The Leader Magazine

JUN 2018

Issue link:

Contents of this Issue


Page 18 of 51

Muir-Sands Kaiser the leader June 2018 19 Fulbright background, as they see things very differently. A great coach or mentor can really help you navigate the more difficult situations and issues that can arise day to day and, as a result, help you grow and develop as a person." Muir-Sands also recognizes the need to serve as a model for her children. "If you ask me what my personal inspiration and motivation are then it's my two young girls," she says. "I want them both to grow up and be respected and happy in whatever they choose to do. I hope they will work for and/or with people who respect and value diversity, and that's why I am so passionate about leading by example." As a leader of the real estate division of a Fortune 200 company, Stephanie Fulbright can attest to the importance of the early career nudge that can lead to great things. Fulbright is now vice president, real estate, at The Hartford. She says, "I have always pushed myself and I've had great leaders around who saw that in me, and then helped push me in different, growth-oriented directions. Being able to grow into new, larger roles helps boost your confidence and allows you to achieve things you might not have thought were possible. I didn't start my career in real estate, but because I had a sponsor who thought I could do it, I was given the opportunity to stretch and test myself. That was 11 years ago. Without that push, I would not be where I am today." When she is not heading up global strategy for a first-rate real estate team, Fulbright can be found hitting the slopes in the Rockies. "I'm finally learning to ski, and I'm really enjoying the challenge. And the views from up on the mountain are just breathtaking." Her new hobby seems an apt metaphor for the hard work and achievements in her life. Robyn Kaiser, director of workplace strategy at UnitedHealth Group, is a mentor in the making, and not just in the world of corporate real estate (CRE). In her free time, she competes in triathlons, and she aspires to become an Angel Triathlete – part of a triathlon team that actually runs for children, who can't run on their own, by pushing them in a boat, pulling them in a cart behind a bike, and pushing them in a stroller while running. But in her work life she has found growth through the guidance of others. She says, "I have been lucky to have really good mentors, people who I can go to and trust and have conversations with, who could also provide me really good feedback on where I need to improve. So that's been a big piece of my success as well." Coming from somebody who will quite literally run a triathlon for you, those are words to take to heart. i ncreasing diversity: it's up to us Despite their successes, these women have fared well in a climate where women are a minority. It is no secret that CRE is a profession largely populated by men. And yet, when asked, most of the women say they did not feel held back by the odds against them. "Personally, I would say no. I haven't really experienced that," Mamwa says, then laughs and adds, "But it's possibly a personality thing, to be honest. I'm probably a lot bolder than other people would be around that area. I'm raised the first-born, so I've always had to fend for myself and be the driver to certain decisions. I think maybe that background has helped."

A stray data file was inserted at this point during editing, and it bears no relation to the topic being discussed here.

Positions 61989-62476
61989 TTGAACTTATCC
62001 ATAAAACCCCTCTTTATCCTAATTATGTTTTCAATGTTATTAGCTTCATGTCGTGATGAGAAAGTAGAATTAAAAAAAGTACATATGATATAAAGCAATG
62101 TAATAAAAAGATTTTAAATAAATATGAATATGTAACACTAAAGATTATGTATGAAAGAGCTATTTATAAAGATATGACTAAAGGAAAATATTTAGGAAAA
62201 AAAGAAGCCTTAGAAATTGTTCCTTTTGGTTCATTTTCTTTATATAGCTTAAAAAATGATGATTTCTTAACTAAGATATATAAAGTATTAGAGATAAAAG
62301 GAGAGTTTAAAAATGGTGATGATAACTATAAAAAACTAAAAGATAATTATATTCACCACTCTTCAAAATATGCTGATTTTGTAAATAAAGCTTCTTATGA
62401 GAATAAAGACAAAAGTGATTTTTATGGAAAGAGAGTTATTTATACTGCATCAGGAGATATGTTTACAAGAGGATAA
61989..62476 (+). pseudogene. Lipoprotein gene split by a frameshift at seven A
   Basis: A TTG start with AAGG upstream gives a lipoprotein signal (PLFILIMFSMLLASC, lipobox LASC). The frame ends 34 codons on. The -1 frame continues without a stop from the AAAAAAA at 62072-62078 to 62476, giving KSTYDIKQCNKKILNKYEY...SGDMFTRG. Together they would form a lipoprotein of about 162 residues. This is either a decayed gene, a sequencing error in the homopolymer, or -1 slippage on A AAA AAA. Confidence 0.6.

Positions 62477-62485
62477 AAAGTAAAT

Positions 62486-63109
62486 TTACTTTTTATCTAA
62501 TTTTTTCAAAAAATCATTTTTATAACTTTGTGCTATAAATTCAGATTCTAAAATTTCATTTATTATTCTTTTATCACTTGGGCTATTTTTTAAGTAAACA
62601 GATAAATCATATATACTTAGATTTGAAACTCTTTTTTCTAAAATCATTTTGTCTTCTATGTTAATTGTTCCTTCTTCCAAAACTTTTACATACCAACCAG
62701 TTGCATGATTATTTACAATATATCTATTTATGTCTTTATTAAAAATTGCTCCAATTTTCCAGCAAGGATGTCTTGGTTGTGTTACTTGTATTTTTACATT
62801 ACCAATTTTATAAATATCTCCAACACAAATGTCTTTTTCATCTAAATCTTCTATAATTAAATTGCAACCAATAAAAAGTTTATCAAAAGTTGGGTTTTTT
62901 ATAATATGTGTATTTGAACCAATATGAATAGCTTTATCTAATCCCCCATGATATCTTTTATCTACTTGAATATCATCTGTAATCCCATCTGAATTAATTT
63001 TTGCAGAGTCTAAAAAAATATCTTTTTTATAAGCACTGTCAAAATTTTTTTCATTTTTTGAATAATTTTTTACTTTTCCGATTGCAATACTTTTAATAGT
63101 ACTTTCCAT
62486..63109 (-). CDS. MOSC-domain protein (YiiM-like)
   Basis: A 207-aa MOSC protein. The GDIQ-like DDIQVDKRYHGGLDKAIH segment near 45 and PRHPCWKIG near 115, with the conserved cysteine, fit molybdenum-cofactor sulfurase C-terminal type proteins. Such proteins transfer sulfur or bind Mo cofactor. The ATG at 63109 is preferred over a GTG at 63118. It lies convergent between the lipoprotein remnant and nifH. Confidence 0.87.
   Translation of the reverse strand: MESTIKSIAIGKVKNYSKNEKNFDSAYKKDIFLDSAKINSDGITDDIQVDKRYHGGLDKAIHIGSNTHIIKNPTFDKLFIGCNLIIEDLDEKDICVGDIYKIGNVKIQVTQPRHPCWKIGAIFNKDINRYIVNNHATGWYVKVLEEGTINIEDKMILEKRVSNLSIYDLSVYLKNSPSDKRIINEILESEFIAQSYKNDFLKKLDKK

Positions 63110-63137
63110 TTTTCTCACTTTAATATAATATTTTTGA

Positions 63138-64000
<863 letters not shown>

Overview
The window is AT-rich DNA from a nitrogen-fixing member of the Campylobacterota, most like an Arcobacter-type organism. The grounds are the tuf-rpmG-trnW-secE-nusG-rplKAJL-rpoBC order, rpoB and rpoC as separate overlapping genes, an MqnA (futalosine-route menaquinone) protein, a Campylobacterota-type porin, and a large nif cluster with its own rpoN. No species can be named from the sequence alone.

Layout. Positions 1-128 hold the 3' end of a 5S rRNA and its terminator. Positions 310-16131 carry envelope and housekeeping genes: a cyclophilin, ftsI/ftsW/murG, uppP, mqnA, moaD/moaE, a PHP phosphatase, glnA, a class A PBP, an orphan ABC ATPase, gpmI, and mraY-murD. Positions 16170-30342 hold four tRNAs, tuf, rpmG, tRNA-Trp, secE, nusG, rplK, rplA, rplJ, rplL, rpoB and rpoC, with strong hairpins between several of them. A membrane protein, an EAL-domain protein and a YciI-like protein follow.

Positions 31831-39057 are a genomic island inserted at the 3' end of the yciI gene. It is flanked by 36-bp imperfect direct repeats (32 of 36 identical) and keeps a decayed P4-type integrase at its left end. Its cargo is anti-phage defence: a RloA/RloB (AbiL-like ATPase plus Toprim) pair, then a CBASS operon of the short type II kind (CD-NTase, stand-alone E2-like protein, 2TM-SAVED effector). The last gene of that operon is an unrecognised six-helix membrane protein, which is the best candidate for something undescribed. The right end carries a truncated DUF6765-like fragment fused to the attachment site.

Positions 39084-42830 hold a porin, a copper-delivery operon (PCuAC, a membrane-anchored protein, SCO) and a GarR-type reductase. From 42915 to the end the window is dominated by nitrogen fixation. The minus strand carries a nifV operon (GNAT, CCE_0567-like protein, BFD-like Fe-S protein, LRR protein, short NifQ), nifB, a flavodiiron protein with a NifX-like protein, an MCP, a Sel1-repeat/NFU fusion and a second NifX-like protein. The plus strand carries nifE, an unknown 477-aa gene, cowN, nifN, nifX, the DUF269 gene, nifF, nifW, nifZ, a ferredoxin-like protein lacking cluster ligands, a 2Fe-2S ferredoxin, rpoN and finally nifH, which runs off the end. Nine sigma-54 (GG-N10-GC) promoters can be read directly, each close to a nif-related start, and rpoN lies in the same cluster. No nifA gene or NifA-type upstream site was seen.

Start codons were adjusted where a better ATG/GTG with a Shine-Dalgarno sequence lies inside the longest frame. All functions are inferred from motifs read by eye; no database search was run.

Articles in this issue

Archives of this issue

view archives of The Leader Magazine - JUN 2018